Balancing a binary tree

I have a binary tree that i can alot with but to make things simplier i want to be able to make it balanced. Does any EXPERT know the algorithum or the code for this. I can not figure it out for the life of me
Azrael1oAsked:
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bcladdCommented:
What is the configuration of the tree to begin with? Is this actually a binary search tree? I would guess this is the case.

It is typically easiest to balance a binary tree while building it. The AVL tree (http://sky.fit.qut.edu.au/~maire/avl/System/AVLTree.html) uses a mechanism known as rotation to restore balance to an almost balanced tree. The insertion operation is standard for a BST but is followed by a step that checks if the tree has gone out of balance. If it has, a rotation (right or left) is performed. Similar rebalancing might be necessary following a deletion. If you need more explanation, ask.

-bcl
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Azrael1oAuthor Commented:
thanks for the help but i also have to be able to balance the tree later on not just when i am adding to the tree.  I know this is alot harder but its an option that i want to add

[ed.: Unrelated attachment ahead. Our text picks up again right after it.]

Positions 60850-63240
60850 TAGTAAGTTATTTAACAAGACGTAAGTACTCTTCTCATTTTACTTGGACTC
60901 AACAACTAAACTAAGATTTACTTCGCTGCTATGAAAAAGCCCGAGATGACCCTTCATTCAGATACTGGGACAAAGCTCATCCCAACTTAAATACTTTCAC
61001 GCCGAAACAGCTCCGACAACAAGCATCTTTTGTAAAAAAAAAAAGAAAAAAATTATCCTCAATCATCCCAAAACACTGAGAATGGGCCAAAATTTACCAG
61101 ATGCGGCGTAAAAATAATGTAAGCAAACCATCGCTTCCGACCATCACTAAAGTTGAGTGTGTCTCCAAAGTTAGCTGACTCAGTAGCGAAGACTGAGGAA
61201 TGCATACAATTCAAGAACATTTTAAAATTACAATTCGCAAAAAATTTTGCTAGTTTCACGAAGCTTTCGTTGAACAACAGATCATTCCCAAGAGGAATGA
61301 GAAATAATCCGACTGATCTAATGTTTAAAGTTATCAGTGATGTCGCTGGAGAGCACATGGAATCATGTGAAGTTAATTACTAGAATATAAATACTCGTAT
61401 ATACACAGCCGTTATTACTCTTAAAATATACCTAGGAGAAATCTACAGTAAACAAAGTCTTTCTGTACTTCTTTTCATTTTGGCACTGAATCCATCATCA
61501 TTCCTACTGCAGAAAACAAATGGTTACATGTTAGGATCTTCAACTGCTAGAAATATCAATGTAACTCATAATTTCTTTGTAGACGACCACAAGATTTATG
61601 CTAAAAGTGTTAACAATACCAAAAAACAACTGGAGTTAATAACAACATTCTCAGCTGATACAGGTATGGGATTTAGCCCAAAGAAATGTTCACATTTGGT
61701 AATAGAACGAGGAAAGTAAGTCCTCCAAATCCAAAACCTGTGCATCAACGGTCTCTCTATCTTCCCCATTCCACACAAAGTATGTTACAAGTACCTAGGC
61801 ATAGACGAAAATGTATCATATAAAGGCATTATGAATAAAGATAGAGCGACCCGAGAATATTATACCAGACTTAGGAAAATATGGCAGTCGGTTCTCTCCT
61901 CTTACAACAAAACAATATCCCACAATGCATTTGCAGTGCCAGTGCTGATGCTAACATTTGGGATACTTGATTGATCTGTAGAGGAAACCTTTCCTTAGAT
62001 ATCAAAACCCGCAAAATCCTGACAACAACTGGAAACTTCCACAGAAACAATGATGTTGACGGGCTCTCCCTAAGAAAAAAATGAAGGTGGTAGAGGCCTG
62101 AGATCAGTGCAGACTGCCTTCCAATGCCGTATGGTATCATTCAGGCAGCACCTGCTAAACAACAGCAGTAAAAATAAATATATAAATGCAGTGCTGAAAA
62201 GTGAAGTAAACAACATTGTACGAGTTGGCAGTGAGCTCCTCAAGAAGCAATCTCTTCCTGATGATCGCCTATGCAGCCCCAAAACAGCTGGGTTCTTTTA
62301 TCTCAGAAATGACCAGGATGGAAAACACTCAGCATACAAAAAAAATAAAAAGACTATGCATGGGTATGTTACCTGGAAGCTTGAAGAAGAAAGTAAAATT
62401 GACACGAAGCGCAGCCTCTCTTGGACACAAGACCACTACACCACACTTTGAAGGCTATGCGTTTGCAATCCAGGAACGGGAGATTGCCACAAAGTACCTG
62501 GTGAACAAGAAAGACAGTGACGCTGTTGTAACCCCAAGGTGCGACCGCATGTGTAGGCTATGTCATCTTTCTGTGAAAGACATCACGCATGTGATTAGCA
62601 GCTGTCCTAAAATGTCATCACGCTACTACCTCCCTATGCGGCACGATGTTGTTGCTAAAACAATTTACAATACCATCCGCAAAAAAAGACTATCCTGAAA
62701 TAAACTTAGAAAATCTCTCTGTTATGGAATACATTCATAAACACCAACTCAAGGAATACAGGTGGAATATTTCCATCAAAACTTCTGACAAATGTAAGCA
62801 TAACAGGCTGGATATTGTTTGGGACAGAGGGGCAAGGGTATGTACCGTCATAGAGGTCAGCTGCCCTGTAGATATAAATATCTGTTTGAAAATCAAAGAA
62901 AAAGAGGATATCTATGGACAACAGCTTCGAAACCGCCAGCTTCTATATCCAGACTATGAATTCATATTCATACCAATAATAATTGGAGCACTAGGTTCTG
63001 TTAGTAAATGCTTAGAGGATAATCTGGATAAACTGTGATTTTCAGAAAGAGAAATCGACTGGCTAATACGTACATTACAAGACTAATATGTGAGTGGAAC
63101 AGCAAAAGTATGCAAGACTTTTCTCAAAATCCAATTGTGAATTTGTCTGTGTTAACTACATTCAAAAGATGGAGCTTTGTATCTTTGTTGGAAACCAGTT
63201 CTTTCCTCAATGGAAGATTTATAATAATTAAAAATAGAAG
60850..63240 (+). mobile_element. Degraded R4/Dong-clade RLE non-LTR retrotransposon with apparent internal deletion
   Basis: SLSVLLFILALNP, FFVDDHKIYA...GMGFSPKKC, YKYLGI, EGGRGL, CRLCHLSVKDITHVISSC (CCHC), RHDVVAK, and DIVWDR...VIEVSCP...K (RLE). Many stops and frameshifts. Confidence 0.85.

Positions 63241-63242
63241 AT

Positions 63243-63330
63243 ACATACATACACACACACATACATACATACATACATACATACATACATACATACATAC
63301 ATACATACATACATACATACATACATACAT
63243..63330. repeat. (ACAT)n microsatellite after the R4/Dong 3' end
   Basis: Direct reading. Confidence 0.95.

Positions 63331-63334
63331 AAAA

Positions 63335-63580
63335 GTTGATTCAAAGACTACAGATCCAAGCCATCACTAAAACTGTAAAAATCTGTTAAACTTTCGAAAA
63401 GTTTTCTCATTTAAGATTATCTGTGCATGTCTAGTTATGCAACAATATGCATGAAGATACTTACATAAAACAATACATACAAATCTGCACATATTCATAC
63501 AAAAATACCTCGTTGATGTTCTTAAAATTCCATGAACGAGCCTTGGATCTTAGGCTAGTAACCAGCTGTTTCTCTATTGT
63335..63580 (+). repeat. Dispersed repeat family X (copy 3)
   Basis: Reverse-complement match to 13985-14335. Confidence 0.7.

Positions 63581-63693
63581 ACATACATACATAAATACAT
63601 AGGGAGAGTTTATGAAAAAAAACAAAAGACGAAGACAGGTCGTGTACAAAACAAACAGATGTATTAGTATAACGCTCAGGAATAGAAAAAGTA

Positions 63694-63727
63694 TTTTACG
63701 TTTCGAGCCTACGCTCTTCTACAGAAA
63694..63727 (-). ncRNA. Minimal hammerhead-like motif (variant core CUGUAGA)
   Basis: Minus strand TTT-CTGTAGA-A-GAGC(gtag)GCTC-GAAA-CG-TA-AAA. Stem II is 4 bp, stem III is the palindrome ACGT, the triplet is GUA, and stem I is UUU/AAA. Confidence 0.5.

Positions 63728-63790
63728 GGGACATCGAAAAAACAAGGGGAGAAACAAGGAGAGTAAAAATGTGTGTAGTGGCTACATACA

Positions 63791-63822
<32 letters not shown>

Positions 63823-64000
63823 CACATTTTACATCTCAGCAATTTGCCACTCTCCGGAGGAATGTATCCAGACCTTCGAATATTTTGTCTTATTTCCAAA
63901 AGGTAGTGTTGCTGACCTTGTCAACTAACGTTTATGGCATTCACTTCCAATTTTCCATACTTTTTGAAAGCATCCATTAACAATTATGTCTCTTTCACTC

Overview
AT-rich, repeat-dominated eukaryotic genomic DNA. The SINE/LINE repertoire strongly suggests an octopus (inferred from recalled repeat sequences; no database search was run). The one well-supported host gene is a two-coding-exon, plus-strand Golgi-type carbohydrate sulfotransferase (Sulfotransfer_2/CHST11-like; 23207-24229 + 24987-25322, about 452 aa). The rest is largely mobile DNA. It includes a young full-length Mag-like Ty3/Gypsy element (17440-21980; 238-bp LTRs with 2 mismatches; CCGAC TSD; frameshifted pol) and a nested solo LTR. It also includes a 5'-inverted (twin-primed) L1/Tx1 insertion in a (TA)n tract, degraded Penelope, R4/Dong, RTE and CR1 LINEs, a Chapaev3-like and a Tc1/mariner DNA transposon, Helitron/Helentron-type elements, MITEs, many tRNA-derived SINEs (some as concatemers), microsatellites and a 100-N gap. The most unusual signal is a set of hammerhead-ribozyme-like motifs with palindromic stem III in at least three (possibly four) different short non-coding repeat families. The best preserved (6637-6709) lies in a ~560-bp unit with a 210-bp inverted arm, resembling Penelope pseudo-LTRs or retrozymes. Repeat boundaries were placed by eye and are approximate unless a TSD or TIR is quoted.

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bcladdCommented:
Okay. What would that entail? Just about any balancing of the tree is as costly (in big-O time) as building a new tree and balancing it as you go. You can avoid having duplicate data by pulling the first tree apart, storing pointers to the nodes in a queue and then insert each of them into the new tree.

Hope this helps,
-bcl
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bcladdCommented:
Looked around and found some lecture notes http://user.it.uu.se/~pierref/courses/AD1/Slides/AVLtrees.pdf

-bcl
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skypalaeCommented:
Hi Azrael1o,

I know of 2 kinds of balanced trees. One is calle 2-3-4 tree, and the swcond is called red-black tree.

The 2-3-4 is made of nodes containing 2, 3 or 4 subnodes (surprisingly), so it isn't a binary tree. Inserting (and deleting) in such a tree is matter of changing the node types (2, 3, 4) and splitting the higher level nodes into lower level ones. Draw some pictures and you'll find what to do and whot to not.

The red-black is exactly the same as 2-3-4 (almost). The 2, 3, 4 nodes there are transfered into binary structures (little subtrees) where leaves are coloured red and the rest is coloured black (or vice versa). All the folowing algorithms are used similar to 2-3-4 trees.

Search the web and read something about the trees. You may try: http://www.cs.brown.edu/courses/cs016/book/slides/234_RB_trees2x2.pdf but there are many other good resources.

Cheers!
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